Soon enough we got the exciting news that the publisher wanted to hire both of us for the book. Many emails were sent back and forth in the next months, about the contract, and when that was finally signed by all parties, it was go time for me. The author had already finished her manuscript, and now it was time for me to actually start doing the hard work.
We agreed on a rather long time for me to work on the book, as I was pregnant and about to give birth in the next few months AND we were moving into a new house. My plan was to sketch everything out in detail before the baby, and then carve, print and assemble the final illustrations after the baby.
I started the work by researching every animal: their habitat, distribution, nesting sites, coat variations etc. If I had questions, the author, Vivian Kirkfield, was available to talk. We are Storm Literary Agency mates, and hit it off from the get-go. We have a warm collaborative relationship and I am so happy I've gotten to know her so well through this experience.
When working on the illustration sketches, I liked to jump around the book, leaving the cover as one of the last illustrations. We were still balling around for a catchy title when it was time for me to start working on it.
I tossed about 20 ideas in the hat. Everyone was brainstorming in our parts of the country. Then one night I was thinking about what kids would gravitate to in the book. It was the animals of course- foxes, owls and ... otters. I realized Vivian had already written the perfect title in the book: "Water splashes. FOUR river otters toboggan down a slide of mud. Dripping onto glazed rocks, they hold fast with furry-soled feet...".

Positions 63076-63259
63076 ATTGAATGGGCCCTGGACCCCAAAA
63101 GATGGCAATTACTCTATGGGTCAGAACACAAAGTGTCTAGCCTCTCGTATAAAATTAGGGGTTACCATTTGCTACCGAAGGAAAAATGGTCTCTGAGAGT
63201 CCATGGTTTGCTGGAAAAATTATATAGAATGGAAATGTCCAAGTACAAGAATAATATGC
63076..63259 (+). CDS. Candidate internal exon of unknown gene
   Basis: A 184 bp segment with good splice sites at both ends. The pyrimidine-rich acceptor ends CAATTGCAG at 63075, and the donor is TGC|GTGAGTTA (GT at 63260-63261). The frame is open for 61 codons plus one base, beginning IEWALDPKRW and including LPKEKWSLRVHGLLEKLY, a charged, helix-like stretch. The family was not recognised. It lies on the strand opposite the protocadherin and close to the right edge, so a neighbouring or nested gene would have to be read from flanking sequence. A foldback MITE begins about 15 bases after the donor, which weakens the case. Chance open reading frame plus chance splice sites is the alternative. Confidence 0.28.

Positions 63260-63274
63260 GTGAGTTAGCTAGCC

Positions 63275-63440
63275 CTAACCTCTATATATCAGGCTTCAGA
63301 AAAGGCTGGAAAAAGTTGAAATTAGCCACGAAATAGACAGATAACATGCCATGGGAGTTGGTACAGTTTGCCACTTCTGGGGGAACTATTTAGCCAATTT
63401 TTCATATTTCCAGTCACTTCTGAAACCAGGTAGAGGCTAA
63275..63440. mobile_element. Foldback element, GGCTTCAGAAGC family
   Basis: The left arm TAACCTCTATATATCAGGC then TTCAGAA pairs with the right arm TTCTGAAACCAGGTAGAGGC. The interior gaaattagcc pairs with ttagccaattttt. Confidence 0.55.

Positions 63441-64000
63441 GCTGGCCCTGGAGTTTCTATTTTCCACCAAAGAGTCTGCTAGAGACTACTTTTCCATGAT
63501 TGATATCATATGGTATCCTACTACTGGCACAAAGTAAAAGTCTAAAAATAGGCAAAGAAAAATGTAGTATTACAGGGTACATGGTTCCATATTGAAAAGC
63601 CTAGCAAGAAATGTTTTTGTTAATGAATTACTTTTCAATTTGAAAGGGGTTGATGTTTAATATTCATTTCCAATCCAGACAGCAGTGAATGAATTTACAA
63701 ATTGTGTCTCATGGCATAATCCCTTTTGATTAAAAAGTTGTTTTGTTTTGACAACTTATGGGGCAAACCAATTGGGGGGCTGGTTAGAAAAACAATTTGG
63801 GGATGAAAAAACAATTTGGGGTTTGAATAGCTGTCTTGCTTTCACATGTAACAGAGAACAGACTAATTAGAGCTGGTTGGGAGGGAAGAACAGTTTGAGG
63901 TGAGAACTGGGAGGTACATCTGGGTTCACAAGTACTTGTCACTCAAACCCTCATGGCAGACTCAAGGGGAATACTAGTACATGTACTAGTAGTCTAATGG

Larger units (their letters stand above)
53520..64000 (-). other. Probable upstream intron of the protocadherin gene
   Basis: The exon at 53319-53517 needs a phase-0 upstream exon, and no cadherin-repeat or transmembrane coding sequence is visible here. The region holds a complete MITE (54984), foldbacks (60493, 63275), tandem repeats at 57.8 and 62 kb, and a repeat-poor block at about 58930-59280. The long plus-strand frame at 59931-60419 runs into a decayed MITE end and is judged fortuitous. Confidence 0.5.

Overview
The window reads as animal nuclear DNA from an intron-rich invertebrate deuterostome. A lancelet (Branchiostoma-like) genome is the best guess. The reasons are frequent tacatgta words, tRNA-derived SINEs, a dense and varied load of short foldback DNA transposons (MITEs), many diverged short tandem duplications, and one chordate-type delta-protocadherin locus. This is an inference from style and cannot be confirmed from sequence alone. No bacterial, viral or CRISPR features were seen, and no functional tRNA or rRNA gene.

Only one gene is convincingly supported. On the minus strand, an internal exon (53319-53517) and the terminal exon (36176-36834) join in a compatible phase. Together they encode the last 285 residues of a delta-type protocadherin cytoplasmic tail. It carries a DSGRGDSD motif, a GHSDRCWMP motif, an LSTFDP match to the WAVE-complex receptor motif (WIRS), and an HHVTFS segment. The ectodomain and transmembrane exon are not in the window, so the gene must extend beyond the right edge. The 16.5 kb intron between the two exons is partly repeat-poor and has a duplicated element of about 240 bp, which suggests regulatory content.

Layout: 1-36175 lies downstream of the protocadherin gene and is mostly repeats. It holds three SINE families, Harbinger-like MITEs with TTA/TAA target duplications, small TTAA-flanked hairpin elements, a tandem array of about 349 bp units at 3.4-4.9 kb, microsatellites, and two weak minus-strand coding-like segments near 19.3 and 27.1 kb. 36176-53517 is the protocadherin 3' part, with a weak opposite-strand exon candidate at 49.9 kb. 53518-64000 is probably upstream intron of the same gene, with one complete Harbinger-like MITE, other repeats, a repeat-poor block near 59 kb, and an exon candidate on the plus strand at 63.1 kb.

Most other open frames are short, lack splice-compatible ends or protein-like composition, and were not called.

Four Otters Toboggan was the perfect title for the book! Everyone agreed and we added the subtitle an Animal Counting Book. Then I was able to design the cover illustration knowing how big the title was going to be. (See the video for the sketching below.)
|Final color proofs from the publisher to check for color accuracy.|
I always start sketching with a rough pencil sketch for basic shapes, that then gets more refined. For wood engraving purposes, I then traced that sketch into a light gray silhouette. Then I multiplied that layer, made it darker, and erased areas to make the second layer. The second layer was then multiplied to a third darkest layer, that was then erased again. It was basically a digital way of making a multiple layer wood engraving, that allowed me to plan the final prints in high detail. I ended up changing the grayscale sketches into color half way through, just so I could have everything planned even more specifically, so when the time consuming part of carving the images came, it would go as smoothly as possible.
Below is a mini video showing how I add the different layers on the iPad with the Procreate drawing app:
I also made a longer series of videos of the steps for the illustrations. Here is the first one, that covers the sketching process in more detail:
Hope you enjoy them. Next time I'll walk you through engraving the illustrations. 😀